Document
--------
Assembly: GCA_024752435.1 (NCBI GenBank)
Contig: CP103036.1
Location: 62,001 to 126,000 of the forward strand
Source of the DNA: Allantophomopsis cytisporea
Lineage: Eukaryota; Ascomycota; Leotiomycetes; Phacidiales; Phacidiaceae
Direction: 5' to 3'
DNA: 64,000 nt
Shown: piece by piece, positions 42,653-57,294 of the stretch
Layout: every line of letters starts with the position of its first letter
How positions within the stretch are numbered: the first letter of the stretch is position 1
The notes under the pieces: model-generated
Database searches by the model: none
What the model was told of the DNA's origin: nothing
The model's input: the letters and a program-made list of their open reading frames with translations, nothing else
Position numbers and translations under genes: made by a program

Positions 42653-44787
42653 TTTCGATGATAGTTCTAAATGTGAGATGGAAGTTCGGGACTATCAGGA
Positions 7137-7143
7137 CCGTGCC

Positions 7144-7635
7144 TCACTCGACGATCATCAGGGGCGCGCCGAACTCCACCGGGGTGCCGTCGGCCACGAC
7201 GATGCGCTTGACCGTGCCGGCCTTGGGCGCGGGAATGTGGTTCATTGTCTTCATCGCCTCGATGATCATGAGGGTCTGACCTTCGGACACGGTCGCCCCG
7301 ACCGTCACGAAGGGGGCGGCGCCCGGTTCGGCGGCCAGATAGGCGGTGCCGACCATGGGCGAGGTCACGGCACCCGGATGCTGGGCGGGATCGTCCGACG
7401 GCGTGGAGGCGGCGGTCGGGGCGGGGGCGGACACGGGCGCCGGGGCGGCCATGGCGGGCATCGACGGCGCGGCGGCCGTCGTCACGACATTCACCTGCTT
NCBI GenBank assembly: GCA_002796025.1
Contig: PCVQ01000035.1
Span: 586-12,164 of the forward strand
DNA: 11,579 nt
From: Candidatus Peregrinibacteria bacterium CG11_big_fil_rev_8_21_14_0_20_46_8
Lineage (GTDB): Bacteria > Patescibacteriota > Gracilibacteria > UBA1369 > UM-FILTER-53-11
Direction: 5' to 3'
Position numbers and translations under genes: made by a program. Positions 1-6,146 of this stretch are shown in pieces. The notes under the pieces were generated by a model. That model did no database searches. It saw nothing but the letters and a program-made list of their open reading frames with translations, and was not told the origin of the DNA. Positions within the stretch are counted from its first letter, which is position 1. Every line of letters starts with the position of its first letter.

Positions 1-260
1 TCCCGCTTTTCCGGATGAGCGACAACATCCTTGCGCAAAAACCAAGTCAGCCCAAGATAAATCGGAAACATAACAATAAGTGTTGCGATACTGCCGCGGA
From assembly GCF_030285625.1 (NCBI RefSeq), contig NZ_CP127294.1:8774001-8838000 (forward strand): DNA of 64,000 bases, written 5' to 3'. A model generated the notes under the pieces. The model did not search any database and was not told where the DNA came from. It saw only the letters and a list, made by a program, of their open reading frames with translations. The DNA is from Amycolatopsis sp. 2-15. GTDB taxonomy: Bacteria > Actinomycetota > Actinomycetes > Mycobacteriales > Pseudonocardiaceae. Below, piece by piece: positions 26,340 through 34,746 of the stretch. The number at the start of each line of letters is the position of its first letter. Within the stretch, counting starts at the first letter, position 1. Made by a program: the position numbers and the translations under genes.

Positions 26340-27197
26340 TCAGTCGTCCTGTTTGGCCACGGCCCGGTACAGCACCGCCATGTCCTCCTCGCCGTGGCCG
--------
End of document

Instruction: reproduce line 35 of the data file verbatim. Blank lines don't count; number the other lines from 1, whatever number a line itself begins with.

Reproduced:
From assembly GCF_030285625.1 (NCBI RefSeq), contig NZ_CP127294.1:8774001-8838000 (forward strand): DNA of 64,000 bases, written 5' to 3'. A model generated the notes under the pieces. The model did not search any database and was not told where the DNA came from. It saw only the letters and a list, made by a program, of their open reading frames with translations. The DNA is from Amycolatopsis sp. 2-15. GTDB taxonomy: Bacteria > Actinomycetota > Actinomycetes > Mycobacteriales > Pseudonocardiaceae. Below, piece by piece: positions 26,340 through 34,746 of the stretch. The number at the start of each line of letters is the position of its first letter. Within the stretch, counting starts at the first letter, position 1. Made by a program: the position numbers and the translations under genes.